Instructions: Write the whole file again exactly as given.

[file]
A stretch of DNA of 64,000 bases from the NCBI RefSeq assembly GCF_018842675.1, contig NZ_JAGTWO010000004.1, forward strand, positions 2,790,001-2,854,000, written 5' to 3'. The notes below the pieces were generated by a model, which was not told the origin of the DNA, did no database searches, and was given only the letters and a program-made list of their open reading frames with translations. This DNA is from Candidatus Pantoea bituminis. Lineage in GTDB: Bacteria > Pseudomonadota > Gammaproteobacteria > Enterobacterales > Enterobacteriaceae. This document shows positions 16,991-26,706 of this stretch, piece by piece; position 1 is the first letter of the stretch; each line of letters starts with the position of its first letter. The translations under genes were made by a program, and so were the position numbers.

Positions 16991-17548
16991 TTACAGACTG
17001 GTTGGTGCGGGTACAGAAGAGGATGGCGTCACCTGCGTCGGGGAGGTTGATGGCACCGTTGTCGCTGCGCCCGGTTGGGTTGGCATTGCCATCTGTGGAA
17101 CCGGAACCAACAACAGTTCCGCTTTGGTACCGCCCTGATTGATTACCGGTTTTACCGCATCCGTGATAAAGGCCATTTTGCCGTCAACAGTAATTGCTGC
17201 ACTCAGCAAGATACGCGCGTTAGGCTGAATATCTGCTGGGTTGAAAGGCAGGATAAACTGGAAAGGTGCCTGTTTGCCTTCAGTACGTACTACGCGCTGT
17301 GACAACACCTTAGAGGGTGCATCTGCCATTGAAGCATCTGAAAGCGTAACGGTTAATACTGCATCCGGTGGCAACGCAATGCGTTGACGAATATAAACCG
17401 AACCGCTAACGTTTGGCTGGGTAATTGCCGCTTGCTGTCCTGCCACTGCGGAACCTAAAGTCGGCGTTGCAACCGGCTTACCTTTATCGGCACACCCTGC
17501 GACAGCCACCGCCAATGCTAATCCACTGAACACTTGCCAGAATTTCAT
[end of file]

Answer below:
A stretch of DNA of 64,000 bases from the NCBI RefSeq assembly GCF_018842675.1, contig NZ_JAGTWO010000004.1, forward strand, positions 2,790,001-2,854,000, written 5' to 3'. The notes below the pieces were generated by a model, which was not told the origin of the DNA, did no database searches, and was given only the letters and a program-made list of their open reading frames with translations. This DNA is from Candidatus Pantoea bituminis. Lineage in GTDB: Bacteria > Pseudomonadota > Gammaproteobacteria > Enterobacterales > Enterobacteriaceae. This document shows positions 16,991-26,706 of this stretch, piece by piece; position 1 is the first letter of the stretch; each line of letters starts with the position of its first letter. The translations under genes were made by a program, and so were the position numbers.

Positions 16991-17548
16991 TTACAGACTG
17001 GTTGGTGCGGGTACAGAAGAGGATGGCGTCACCTGCGTCGGGGAGGTTGATGGCACCGTTGTCGCTGCGCCCGGTTGGGTTGGCATTGCCATCTGTGGAA
17101 CCGGAACCAACAACAGTTCCGCTTTGGTACCGCCCTGATTGATTACCGGTTTTACCGCATCCGTGATAAAGGCCATTTTGCCGTCAACAGTAATTGCTGC
17201 ACTCAGCAAGATACGCGCGTTAGGCTGAATATCTGCTGGGTTGAAAGGCAGGATAAACTGGAAAGGTGCCTGTTTGCCTTCAGTACGTACTACGCGCTGT
17301 GACAACACCTTAGAGGGTGCATCTGCCATTGAAGCATCTGAAAGCGTAACGGTTAATACTGCATCCGGTGGCAACGCAATGCGTTGACGAATATAAACCG
17401 AACCGCTAACGTTTGGCTGGGTAATTGCCGCTTGCTGTCCTGCCACTGCGGAACCTAAAGTCGGCGTTGCAACCGGCTTACCTTTATCGGCACACCCTGC
17501 GACAGCCACCGCCAATGCTAATCCACTGAACACTTGCCAGAATTTCAT